June 2017
Volume 58, Issue 8
Open Access
ARVO Annual Meeting Abstract  |   June 2017
OCT angiography - new insights into an Ocular Syphilis outbreak in Brazil.
Author Affiliations & Notes
  • Isabel Moreira Borelli
    Ophthalmology, Universidade Federal de São Paulo, São Paulo, SP, Brazil
  • Claudio Zett Lobos
    Ophthalmology, Universidade Federal de São Paulo, São Paulo, SP, Brazil
  • Gabriel Costa de Andrade
    Ophthalmology, Universidade Federal de São Paulo, São Paulo, SP, Brazil
  • Cristina Muccioli
    Ophthalmology, Universidade Federal de São Paulo, São Paulo, SP, Brazil
  • Footnotes
    Commercial Relationships   Isabel Borelli, None; Claudio Zett Lobos, None; Gabriel Costa de Andrade, None; Cristina Muccioli, None
  • Footnotes
    Support  None
Investigative Ophthalmology & Visual Science June 2017, Vol.58, 1683. doi:
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      Isabel Moreira Borelli, Claudio Zett Lobos, Gabriel Costa de Andrade, Cristina Muccioli; OCT angiography - new insights into an Ocular Syphilis outbreak in Brazil.. Invest. Ophthalmol. Vis. Sci. 2017;58(8):1683.

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      © ARVO (1962-2015); The Authors (2016-present)

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Abstract

Purpose : The characteristics of ocular syphilis may mimic many ocular diseases and have been well described clinically, as well as with fluorescein angiography (FA), indocyanine green angiography and optical coherence tomography (OCT) findings. OCT angiography (OCT-A) is a novel and non-invasive technique for imaging retinal microvasculature by detecting changes, with respect to time, in reflectivity related to blood flow. This study aims to report the OCT-A features of ocular syphilis.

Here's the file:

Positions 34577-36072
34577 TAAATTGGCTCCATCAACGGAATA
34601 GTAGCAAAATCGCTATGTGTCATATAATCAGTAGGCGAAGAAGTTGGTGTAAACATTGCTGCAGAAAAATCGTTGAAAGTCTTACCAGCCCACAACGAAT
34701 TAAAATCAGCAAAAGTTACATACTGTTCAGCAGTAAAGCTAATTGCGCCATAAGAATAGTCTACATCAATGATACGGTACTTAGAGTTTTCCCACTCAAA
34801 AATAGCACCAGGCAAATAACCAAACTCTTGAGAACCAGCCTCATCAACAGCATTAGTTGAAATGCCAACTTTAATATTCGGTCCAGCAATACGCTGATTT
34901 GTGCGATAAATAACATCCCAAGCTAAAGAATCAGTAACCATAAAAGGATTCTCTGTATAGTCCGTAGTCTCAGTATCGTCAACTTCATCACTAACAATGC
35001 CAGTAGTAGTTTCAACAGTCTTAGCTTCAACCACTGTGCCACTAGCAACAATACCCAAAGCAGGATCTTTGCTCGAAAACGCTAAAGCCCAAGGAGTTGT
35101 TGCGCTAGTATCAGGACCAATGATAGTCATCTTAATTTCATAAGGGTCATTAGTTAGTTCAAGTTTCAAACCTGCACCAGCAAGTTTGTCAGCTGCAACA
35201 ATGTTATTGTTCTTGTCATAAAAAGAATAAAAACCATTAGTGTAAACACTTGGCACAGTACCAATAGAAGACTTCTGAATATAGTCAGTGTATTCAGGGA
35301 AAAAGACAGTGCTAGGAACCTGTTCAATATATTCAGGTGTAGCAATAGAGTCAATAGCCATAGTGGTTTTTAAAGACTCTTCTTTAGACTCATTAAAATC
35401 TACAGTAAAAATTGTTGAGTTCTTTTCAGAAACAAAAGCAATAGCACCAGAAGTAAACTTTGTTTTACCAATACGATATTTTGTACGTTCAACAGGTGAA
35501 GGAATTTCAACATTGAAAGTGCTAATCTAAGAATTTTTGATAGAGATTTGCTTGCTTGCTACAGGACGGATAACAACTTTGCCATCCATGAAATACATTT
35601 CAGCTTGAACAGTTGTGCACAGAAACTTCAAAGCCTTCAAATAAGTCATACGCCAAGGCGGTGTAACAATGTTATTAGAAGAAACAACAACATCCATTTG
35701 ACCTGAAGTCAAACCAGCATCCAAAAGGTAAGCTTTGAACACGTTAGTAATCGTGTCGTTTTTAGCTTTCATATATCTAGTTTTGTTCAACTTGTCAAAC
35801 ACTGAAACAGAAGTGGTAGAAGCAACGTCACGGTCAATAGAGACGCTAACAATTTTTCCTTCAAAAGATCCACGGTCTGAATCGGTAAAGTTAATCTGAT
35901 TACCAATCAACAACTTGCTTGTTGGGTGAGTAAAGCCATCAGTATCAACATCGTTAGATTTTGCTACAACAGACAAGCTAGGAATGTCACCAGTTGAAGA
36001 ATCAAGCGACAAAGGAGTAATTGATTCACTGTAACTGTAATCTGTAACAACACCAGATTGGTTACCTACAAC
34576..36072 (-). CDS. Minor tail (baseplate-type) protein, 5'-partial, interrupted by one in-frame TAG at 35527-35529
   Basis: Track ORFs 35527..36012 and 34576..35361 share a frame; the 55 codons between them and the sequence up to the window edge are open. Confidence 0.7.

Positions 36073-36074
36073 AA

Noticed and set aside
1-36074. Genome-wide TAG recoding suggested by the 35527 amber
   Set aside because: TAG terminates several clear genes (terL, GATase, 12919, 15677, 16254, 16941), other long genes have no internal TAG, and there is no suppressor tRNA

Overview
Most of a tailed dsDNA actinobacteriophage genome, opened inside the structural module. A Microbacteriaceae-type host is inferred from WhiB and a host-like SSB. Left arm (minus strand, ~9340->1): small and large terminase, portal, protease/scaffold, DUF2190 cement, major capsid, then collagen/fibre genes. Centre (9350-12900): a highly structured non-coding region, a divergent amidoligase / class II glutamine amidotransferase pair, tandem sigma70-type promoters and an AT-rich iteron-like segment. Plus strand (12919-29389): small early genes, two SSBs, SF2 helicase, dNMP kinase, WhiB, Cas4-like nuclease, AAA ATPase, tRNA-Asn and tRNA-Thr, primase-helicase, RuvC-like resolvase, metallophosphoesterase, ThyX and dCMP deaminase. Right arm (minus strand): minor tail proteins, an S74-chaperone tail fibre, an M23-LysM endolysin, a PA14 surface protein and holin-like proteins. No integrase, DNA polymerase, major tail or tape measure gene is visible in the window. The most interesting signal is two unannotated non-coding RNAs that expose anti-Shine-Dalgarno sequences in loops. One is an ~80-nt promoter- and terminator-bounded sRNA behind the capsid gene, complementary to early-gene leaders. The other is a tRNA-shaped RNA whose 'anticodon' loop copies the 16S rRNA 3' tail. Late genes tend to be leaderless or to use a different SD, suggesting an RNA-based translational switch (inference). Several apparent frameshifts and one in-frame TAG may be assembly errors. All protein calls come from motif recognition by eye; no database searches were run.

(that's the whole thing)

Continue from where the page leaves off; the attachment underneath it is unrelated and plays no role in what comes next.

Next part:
Methods : In this prospective interventional case series study, 20 patients with ocular syphilis attended at the Ophthalmology Department of Federal University of Sao Paulo from March to October 2016. The diagnostic was based on clinical evaluation and results of both non-treponemal and treponemal serological exams. The patients underwent multimodal imaging , including OCT-A (Optovue RTVue XR AvantiR) and were treated with ceftriaxone (2 - 4 g daily IV for 14 days). Patients whose compliance with therapy or follow-up could not be ensured were excluded, likewise those with features obscuring the OCT A image. We herein describe the clinical manifestations, ancillary examination outcomes and new insights into ocular syphilis detected by OCT-A.

Results : The diagnosis of ocular syphilis was made in 20 patients - 12 male and 8 female (average 45,60 years). 12 patients with low follow up compliance (10) and media opacities (2) were excluded, therefore, data for 16 eyes of 8 patients were analyzed. The symptoms, clinical presentation and 1 month outcomes are described in TABLE 1. The OCT-A features found include nonperfusion area of the superficial and deep retina plexus and choriocapillaris, hyperreflective dots on En Face OCT, flow density changes and perifoveal capillary arcade disruption in patients 1, 4 (FIGURE 1,2) and 6.

Conclusions : The OCT-A findings correlate with the hiperreflective dots noted on B-Scan and En face OCT, corroborating the theory that ischemia of the choriocapillaris may lead to the accumulation of subretinal metabolic residues (hiperreflective dots on En Face OCT) associated with low vision with improvement after specific treatment for syphilis. OCT-A seems to have the potential to increase our understanding of the ocular syphilis pathogenesis, although, further studies are needed to determine this reliability.

This is an abstract that was submitted for the 2017 ARVO Annual Meeting, held in Baltimore, MD, May 7-11, 2017.

 

 

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